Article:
America’s daily military paper Stars and Stripes has been doing some nice investigative journalism of late on the issue of censorship and embedded journalists in Afghanistan.
In June, one of the paper’s reporters was barred from being embedded with a unit in Iraq after the military’s public affairs department found he had “refused to highlight” positive news angles the army was trying to push and “would not answer questions about stories he was writing”.
Following up, last week the paper broke this piece, claiming the Pentagon is employing PR firm The Rendon Group (whose past hits include providing American flags to Kuwaitis to wave for cameras after the liberation of Kuwait City and running a covert anti-Saddam propaganda campaign in Iraq) to run background checks on journalists seeking to be embedded with US forces in Afghanistan, to determine whether their coverage had been “positive”, “negative” or “neutral” compared with mission objectives.
The military initially acknowledged the practice, but insisted it had “not denied access to anyone because of what may or may not come out of their biography … It’s so we know with whom we’re working”.
But shortly after, the backtracking began, with a Department of Defence spokesman claiming the program had been discontinued in October last year.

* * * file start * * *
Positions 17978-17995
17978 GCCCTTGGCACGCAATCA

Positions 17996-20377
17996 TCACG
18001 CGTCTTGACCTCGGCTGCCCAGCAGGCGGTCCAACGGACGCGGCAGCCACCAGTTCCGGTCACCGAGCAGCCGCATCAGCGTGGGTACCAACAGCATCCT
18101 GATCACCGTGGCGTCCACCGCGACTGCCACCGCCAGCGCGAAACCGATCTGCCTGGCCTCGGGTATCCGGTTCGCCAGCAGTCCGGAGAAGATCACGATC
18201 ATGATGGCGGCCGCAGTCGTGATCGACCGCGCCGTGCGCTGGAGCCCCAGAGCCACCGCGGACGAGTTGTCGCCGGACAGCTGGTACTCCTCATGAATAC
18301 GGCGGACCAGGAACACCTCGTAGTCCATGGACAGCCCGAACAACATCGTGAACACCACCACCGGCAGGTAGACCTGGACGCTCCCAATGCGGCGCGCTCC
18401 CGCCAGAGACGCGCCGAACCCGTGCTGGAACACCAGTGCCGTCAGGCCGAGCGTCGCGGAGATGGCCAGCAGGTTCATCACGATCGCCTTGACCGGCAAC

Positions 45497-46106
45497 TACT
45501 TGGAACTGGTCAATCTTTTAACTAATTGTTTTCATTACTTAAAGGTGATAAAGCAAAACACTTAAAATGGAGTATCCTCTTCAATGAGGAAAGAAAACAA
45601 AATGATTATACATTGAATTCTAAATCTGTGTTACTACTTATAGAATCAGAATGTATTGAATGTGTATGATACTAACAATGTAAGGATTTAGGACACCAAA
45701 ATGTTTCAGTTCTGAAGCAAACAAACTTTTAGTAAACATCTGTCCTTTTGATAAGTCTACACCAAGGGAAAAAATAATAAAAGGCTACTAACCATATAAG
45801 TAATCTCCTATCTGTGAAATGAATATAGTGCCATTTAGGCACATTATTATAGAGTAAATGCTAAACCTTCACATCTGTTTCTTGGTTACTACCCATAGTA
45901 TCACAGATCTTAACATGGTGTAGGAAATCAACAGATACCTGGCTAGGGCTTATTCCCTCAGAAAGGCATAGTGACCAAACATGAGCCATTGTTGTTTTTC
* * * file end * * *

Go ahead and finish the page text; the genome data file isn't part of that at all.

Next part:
Yesterday, however, the paper obtained documents it said proves the Pentagon and Rendon are still running the checks — with information referencing articles as recently as May — and published extracts of intelligence on un-named journalists, including a lovely pie-chart created to graph one journalist’s positive versus negative coverage of the war:
Today, the US military has caved slightly, acknowledging the profiles do exist, but claiming the “positive”, “negative”, “neutral” rankings are no longer used, and that the entire program is under review.
Although the mainstream media and American public are unlikely to respond to the story with the level of outrage it perhaps deserves, it’s always nice to see investigative journalism soldiering on (boom-tish! I’m here all week, folks) in the face of shrinking resources and the age of churnalism — and it’s especially heartening to see a paper such as Stars and Stripes, which is funded by and run out of the Department of Defence, can still maintain such high levels of editorial independence.